It’s been nine years since McLaren qualified on the front row, so starting next to Max Verstappen was a great opportunity for Lando Norris and for the entire team. “A reward for the hard work that everyone has been putting in over the last month” as McLaren Team Principal Andreas Seidl defined it.
“We need to be realistic; I think our race pace was mainly because of the track suiting our car”, commented Seidl, who didn’t want to over-idealize his team’s current situation.
McLaren’s target was to get to P5 today, “last week we had no chance of battling against Mercedes”, explained Seidl “we knew coming into today’s race that we improved but certainly we couldn’t expect such a strong performance from our side.”
“We need to acknowledge that, compared to last week, we definitely made a step forward both in qualifying and in the race, which put us in the position to fight against top cars”, the German conceded.
“We know exactly where we stand as a team, we know what the deficits are. We are on a journey and we clearly know how we want to reduce these deficits. It will take some time, there is no magic, but it is encouraging to see the positive steps we make”.
21-years-old Lando Norris has been flying lately, continuously improving weekend after weekend. His speed has impressed everyone, especially during Saturday’s qualifying session, when he registered an astounding lap, only 0.048 seconds slower than the polesitter’s.
Unfortunately, Norris’ race got somewhat compromised when, in lap 4, he and Sergio Perez were fighting wheel-to-wheel. The Mexican tried a move around the outside, Norris pushed him wide and Perez ran into the gravel and dropped down the field.
The stewards decided McLaren’s driver should have left more room and so gave him a five-second time penalty which cost him the track position to Bottas.
“If you look at the incident and the chaos going on at the beginning of the race, I don’t understand the penalty,” commented Seidl,
“It was racing…racing that we all want to see”
“He [Lando] didn’t do anything stupid, he didn’t change his trajectory, he was always at least parallel if not ahead of Checo so, I totally don’t understand the Stewards’ decision”.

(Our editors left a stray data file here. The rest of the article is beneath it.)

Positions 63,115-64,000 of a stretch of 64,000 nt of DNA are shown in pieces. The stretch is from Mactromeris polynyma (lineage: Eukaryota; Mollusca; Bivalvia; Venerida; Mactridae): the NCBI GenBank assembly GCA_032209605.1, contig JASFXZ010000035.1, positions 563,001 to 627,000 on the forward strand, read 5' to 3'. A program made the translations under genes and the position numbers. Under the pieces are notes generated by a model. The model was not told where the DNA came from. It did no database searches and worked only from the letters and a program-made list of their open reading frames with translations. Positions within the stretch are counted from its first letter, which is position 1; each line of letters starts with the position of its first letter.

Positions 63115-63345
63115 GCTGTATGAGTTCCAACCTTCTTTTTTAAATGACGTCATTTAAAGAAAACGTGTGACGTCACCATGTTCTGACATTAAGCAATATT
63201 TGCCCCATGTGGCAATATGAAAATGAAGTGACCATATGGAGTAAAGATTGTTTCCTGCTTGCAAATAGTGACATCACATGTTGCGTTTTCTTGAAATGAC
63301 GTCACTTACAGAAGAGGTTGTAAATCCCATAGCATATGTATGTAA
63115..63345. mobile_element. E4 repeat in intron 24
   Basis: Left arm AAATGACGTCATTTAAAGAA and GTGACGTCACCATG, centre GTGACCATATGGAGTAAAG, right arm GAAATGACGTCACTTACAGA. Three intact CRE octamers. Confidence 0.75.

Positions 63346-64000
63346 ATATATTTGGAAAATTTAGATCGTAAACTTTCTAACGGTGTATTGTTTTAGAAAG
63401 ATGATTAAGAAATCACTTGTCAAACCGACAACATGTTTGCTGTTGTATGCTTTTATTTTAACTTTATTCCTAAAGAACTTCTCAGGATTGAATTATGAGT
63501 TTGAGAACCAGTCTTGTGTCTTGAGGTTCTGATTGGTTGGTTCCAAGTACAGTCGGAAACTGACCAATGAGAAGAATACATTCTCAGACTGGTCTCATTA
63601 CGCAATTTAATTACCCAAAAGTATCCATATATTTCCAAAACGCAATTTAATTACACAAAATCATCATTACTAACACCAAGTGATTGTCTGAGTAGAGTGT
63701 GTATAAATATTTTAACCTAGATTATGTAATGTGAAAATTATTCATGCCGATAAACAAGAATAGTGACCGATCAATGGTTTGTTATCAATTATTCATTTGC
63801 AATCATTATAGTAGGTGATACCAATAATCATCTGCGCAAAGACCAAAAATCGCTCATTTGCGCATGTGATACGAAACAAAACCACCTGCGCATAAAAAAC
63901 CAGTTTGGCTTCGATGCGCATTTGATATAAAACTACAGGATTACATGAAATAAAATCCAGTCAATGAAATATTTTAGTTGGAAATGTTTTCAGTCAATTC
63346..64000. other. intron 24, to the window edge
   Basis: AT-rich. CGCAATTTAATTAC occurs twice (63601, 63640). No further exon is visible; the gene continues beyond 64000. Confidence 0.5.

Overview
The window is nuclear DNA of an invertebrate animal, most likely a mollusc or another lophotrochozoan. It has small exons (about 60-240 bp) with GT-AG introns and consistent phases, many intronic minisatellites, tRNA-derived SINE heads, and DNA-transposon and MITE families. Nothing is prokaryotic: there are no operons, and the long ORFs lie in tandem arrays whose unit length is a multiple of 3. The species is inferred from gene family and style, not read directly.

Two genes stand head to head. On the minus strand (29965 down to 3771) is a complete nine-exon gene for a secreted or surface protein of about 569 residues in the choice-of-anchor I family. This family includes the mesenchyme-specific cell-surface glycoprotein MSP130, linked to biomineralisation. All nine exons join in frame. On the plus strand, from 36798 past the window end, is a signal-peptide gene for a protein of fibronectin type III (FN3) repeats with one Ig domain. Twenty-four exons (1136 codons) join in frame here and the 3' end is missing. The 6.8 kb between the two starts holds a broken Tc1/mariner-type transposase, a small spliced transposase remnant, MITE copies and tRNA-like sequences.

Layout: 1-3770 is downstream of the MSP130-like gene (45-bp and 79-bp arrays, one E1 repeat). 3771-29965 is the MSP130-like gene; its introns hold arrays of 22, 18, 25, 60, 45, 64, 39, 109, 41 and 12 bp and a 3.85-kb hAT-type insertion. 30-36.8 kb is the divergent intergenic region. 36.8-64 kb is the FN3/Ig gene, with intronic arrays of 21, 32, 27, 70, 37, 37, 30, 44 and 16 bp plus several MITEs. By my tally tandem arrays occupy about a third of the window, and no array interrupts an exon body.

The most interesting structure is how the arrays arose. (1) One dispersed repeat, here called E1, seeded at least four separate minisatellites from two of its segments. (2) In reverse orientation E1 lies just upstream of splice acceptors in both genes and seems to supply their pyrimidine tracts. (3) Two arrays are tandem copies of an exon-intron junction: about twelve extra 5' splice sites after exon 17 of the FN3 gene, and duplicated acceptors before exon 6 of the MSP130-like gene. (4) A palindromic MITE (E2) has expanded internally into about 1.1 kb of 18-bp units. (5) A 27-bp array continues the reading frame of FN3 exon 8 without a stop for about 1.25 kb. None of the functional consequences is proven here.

The German team boss even quoted FIA’s Race Director Michael Masi, who once said “every go-kart driver knows that if you take the outside in the first lap, you will end up in the gravel and you cannot complain about it”.
Seidl was clearly frustrated as he believes that, if it wasn’t for the Stewards' decision, they “could have gotten P2”. Moreover, Norris will be given two penalty points, which take him up to 10 for the 12-month period. Two more and he gets a race ban. “A shame,” said Seidl “if it [the race ban] happened because of today’s accident”.
“I think we had a good chance to score a P2, because we saw by being in front how difficult it was for Valtteri [Bottas] to overtake Lando today,” the Briton had a very strong pace and his missed-second-place caused a bit of “disappointment at the finishing line”.
“But we must be happy for the entire team, there were lots and lots of positives today, which give us good energy and motivation to keep working hard and prepare for our home race in Silverstone”.
What is for sure, according to Andreas Seidl, is that FIA Stewards should be more consistent with their decisions, not only during the same race but throughout the season.
“I think sometimes what is missing is the driver’s input and their point of view. If I look at today’s incident, I don’t understand how you can get a penalty for that"
“I know it doesn’t change anything if I don’t understand but still, it’s a bit disappointing,” he concluded jokingly.
Seidl also added that, while it is true that during today’s Austrian GP all incidents were assessed similarly – with Perez being handled two five-second penalties after battling with Charles Leclerc – “they were very different circumstances”.
“Lando was always in his trajectory, always parallel to Checo, even ahead. While Perez pushed Charles off the track,” McLaren’s TP said.
On Ricciardo’s side, it was another challenging weekend for him. He was starting thirteenth on the grid but managed to climb up till P7 – a solid result, especially in the battle for the Constructors’ Championship.
“His [Ricciardo’s] result today was a mixture of strategy and his ability to drive the car at its best,” commented Seidl. Having free-compound choice, Ricciardo was able to differentiate his pit-stop strategy, starting-off on the mediums.
“Some cars ahead were competing on strategy but he was also able to pull off a great performance. So it was nice to see him score some points”.
Andreas Seidl concluded the post-race debrief saying that “results like today give a boost of energy and motivation to keep working hard”, at the same time, “it is important not to get carried away with too much enthusiasm”, because there is still a long road ahead.
After an intense triple header, Formula One will now take some well-earned downtime before the British Grand Prix at Silverstone on July 16-18.